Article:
TV Guide Online: How does it feel to shoot the last day on a series?
James Marsters: Good. Television often is an exercise
Angel may be a tortured 245-year-old vampire with a soul, but his portrayer, David Boreanaz, is about as angst-free as actors come. As series creator Joss Whedon once told TV Guide, "David takes things in stride, and those of us who don't know how to stride are confused." During a break in shooting Angel's series finale (airing May 19 at 9 pm/ET), the ever-cool 33-year-old actor discussed why he's relieved to see his 5-year-old WB drama bite it, how he feels about star-crossed love Buffy's (Sarah Michelle Gellar) absence, and the chance he'll resurrect Angel for those rumored TV or DVD movies.
TV Guide Online: How did you get the cancellation news?
David Boreanaz: Joss came to set and told me. I said, "OK, fine." There were no tears. There was just a moment of congratulating him on a successful run of five seasons.
TVGO: You weren't at all upset?
Boreanaz: I don't wanna sound like I was cheering, but when Joss
Brace yourselves: Another Simpson is about to get the MTV-reality treatment. As previously reported, Jessica's 19-year-old actress sis, Ashlee — who plays Cecilia on WB's 7th Heaven — has landed a six-episode series that will chronicle the writing and recording of her as-yet-untitled debut rock album.
Premiering in June, Ashlee was pitched to MTV by manager dad Joe Simpson, who saw it as an opportunity for the actress-singer to break out of her famous older sister's shadow. "I knew people were going to say she got her record deal just because she's Jessica's sister," he says. "I wanted people to see Ashlee's the real deal."
While the cable network bit, Ashlee herself proved a tougher sell. "I was sort of anti-reality because my sister has her show," the younger Simpson admits. "But it's cool because it's the first time people will really get to see the real me."
When The Practice creator David E. Kelley acted as judge and jury last spring, firing much of the Emmy-winning drama's cast, it shocked Hollywood. But this took a personal toll on the veteran producer, who says he endured several sleepless nights struggling with his decision. "It was very tough on a human level," he says. "I was kinda wishing that the show had been cancelled, rather than have to do that."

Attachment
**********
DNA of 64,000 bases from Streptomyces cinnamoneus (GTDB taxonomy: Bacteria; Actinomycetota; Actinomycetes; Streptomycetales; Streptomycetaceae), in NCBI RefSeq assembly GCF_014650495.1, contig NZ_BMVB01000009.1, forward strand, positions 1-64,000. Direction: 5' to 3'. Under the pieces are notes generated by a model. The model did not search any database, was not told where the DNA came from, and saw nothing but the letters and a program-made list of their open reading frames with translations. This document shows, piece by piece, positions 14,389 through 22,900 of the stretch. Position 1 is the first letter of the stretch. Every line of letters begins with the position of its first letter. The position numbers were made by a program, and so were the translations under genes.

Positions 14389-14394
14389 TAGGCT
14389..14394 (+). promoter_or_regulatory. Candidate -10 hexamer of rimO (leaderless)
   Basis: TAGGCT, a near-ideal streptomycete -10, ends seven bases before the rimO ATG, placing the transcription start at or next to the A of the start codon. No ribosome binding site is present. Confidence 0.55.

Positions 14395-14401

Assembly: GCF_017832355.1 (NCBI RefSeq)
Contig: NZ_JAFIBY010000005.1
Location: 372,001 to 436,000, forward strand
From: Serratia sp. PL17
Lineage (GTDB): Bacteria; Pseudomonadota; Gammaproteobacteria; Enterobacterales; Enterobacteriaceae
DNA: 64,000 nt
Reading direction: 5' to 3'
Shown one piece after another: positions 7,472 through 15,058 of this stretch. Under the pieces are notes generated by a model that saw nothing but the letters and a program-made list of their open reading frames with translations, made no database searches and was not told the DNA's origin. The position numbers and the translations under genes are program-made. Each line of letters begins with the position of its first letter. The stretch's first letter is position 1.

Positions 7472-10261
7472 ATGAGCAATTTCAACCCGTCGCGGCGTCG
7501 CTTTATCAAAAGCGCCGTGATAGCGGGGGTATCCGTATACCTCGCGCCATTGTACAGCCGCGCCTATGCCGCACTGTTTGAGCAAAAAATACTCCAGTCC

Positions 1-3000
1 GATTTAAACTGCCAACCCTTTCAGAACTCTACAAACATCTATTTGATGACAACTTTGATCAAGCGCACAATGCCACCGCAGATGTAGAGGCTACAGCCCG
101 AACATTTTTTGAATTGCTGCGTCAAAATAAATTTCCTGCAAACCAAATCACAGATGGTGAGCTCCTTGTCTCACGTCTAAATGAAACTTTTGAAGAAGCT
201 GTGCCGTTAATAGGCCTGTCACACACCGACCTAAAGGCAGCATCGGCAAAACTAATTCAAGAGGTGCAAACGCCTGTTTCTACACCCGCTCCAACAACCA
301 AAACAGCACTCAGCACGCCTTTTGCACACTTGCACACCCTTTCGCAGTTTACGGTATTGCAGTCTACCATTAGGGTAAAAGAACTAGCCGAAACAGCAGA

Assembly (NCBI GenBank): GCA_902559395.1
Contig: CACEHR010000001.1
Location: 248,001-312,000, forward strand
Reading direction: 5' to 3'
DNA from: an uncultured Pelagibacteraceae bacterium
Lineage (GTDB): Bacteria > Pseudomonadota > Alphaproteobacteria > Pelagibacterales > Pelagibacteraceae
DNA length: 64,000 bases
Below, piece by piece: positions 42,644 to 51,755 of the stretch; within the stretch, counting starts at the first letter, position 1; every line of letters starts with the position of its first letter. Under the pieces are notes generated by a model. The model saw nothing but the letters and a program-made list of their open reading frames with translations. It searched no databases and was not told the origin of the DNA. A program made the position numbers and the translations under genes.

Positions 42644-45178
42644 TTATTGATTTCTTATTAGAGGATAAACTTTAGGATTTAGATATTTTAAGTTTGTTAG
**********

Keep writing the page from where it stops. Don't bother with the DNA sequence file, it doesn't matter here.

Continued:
Instead, faced with ABC's decision to cut the show's $6.5 million-an-episode budget by half, Kelley ultimately decided to ax many of the series' most popular stars, including Dylan McDermott and Lara Flynn Boyle. With the exception of McDermott whose $300,000-per-episode fee proved too rich a deal for the newly cash-strapped series Kelley kept the actors whose characters he felt had the most storyline potential going into the series' eighth season. The lucky survivors: Camryn Manheim, Steve Harris, Michael Bada
His VH1 show Forever Wild may have quietly gotten the ax in April, but former Skid Row frontman Sebastian Bach is already back on TV. This time around, the 34-year-old rocker narrates The Learning Channel's The New Sideshow (airing tonight at 10 pm/ET), a not-for-the-weak-of-heart documentary on today's more outrageous carnival acts including human pin cushion The Impaler.
"This is what you watch if you want to take reality TV one level heavier than The Osbournes," Bach tells TV Guide Online with a laugh. "If you want to see somebody dangle a brick by their genitals, this is the show for you."
While Bach split acrimoniously with his bandmates in 1996 and has since found success starring on Broadway in Jekyll & Hyde and The Rocky Horror Show his life hit the skids again in
With weary Americans returning to their local multiplex in droves (last weekend's box-office receipts were up 50 percent compared to the prior weekend), longtime Entertainment Tonight film critic Leonard Maltin has reason to be hopeful that his new syndicated series Hot Ticket (check local listings) will find an audience.
The show is basically him, E!'s Todd Newton and a revolving door of celeb guests debating the merits of new film releases. "Everybody likes to talk about the movies," Maltin tells TV Guide Online. "It's a chance to escape, and I think that will appeal to a lot of people [right now]."
Certainly, Ticket's Odd Couple-esque pairing of Maltin and co-host Newton is worth the price of admission. Laughs Maltin: "Todd likes to say, 'Leonard's interested in things like plot development, and I'm interested in fast cars and pretty girls.' We couldn't be more different." Still, it appe